Both poets, editors and ghazal aficionados, Matthew Zapruder and Rob Winger first met at the Vancouver 125 Poetry Conference in fall 2011; the conversation continues in the pages of Arc 68 and here, on เล่นสล็อตฟรีในเว็บไซต์ www.morningtillnoon.com, Zapruder and Winger wax formal and (song) lyrical.
Matthew Zapruder: One of my teachers when I was a graduate student at UMass, the inimitable late Agha Shahid Ali, is primarily responsible for the resurgence of the ghazal (in its true form, a poem in couplets, with lines that all end with the same sound phrase, and include the mention of the poet’s name in the penultimate line) in American poetry. What was it about that form that intrigued you, and what do you think is its relationship to negative capability?
Rob Winger: Uh oh—my interview of you is turning into your interview of me! Agha Shahid Ali’s work on what he calls “real ghazals in English” helped me to understand a lot about the traditional form. I especially appreciate his disgust with those who say they’re writing ghazals without really having any idea of the form’s history or cultural roots. But Ali and I are also interested in what I think are pretty different versions of the form.
When the ghazal was first introduced into mainstream North American poetry in the late 1960s by Aijaz Ahmed, Adrienne Rich, W.S. Merwin and others in their translations of Ghalib, after all, it became something else, where the old rules of the “real” ghazal, which were steeped in an Islamic culture that didn’t translate well into 1960s American counter-culture, were sort of abandoned. The result, I think, was that Rich and company created a new form that remained stringent, precise, and considered, but that didn’t obey the old “rules” that Ali found essential to the form (and, I should mention, Ali never thought that these new kinds of poems counted as ghazals at all).
I originally discovered ghazals via another source, the English-Canadian poet John Thompson’s book Stilt Jack, which was the first to introduce the form in Canada. In his introduction to the book, Thompson talks about the kind of poetic leaping you’ve mentioned. “There is, it seems to me, in the ghazal, something of the essence of poetry,” he writes, “not the relinquishing of the rational, not the abuse of order, not the destruction of form, not the praise of the private hallucination. The ghazal allows the imagination to move by its own nature: discovering an alien design, illogical and without sense—a chart of the disorderly, against false reason and the tacking together of poor narratives. It is the poem of contrasts, dreams, astonishing leaps.”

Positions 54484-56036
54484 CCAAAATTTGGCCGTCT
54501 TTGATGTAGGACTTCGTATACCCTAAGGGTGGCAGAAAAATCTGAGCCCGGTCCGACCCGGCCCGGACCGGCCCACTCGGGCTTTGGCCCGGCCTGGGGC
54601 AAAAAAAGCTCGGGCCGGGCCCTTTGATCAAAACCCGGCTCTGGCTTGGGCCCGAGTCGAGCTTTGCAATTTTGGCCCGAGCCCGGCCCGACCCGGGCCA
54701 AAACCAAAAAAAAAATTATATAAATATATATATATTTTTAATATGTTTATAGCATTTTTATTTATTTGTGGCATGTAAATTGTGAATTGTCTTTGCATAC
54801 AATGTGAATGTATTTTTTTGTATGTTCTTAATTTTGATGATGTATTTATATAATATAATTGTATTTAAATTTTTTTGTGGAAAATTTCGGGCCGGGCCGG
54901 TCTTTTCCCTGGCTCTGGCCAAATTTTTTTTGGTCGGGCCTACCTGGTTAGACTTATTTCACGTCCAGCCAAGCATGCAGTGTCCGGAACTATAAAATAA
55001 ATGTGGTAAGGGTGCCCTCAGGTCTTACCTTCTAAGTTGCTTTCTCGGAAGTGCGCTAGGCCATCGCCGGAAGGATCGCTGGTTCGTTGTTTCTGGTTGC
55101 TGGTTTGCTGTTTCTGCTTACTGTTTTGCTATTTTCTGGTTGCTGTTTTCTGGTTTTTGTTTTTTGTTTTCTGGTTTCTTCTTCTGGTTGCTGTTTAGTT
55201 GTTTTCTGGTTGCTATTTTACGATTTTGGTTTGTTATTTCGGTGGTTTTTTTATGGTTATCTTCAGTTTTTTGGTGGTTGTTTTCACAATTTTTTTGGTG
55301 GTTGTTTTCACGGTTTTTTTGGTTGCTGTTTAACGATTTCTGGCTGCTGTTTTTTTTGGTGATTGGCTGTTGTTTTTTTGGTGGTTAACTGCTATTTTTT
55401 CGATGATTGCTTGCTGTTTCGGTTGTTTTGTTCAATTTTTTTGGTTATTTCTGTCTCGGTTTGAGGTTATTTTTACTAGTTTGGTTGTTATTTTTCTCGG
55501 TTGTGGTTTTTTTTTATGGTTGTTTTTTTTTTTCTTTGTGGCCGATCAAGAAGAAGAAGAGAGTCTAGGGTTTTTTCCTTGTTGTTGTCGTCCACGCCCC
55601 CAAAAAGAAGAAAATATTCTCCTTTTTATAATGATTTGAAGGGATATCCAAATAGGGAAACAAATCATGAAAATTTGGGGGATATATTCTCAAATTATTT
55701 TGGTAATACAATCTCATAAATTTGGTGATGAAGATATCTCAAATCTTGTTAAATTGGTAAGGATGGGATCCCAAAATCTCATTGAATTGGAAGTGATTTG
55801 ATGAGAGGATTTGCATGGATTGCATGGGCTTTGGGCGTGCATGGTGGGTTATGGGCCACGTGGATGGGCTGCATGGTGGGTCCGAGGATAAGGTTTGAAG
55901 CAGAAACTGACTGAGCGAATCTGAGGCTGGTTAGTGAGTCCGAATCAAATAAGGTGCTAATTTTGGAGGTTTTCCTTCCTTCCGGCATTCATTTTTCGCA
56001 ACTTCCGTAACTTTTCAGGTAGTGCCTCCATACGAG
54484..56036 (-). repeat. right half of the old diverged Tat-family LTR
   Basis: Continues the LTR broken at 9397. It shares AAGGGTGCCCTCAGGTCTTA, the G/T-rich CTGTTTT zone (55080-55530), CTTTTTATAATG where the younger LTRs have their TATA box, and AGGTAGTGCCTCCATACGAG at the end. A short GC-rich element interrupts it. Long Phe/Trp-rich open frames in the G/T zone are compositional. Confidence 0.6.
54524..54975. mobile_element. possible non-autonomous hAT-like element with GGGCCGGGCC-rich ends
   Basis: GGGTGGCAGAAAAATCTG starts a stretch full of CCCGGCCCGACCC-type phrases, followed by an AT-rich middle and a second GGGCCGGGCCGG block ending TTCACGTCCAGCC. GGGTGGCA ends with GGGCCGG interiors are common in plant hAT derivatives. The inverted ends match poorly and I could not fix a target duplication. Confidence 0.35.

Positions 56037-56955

The idea that a form could be illogical and nonsensical but still lyric rather than linguistically avant-garde seemed like a magic elixir to me at the time.
MZ: I can imagine someone who writes in a lot of forms might (if they are still reading this) be thinking, these two bozos are reinventing the wheel. Everyone who writes in forms knows that the greatest benefit of writing in forms is the creation of a complicated, unpredictable collision of the requirements of the form and the impulses of the poet. This situation creates the unexpected music that must be taken into account, responded to, etc., in a continual system that extends the poem. And that is what helps the poet get outside of her- or himself, and write the things she or he never expected.
When I first started writing poems, I systematically wrote my way through all the traditional forms. I felt I should train myself, and get to know the “basics” of poetry. I spent about a year or so (when I was at Berkeley) doing that, and I’m glad I did, because it taught me a lot about poetry, and because it also helped me to understand that writing in those traditional forms was not going to lead me to be the kind of writer I wanted to be.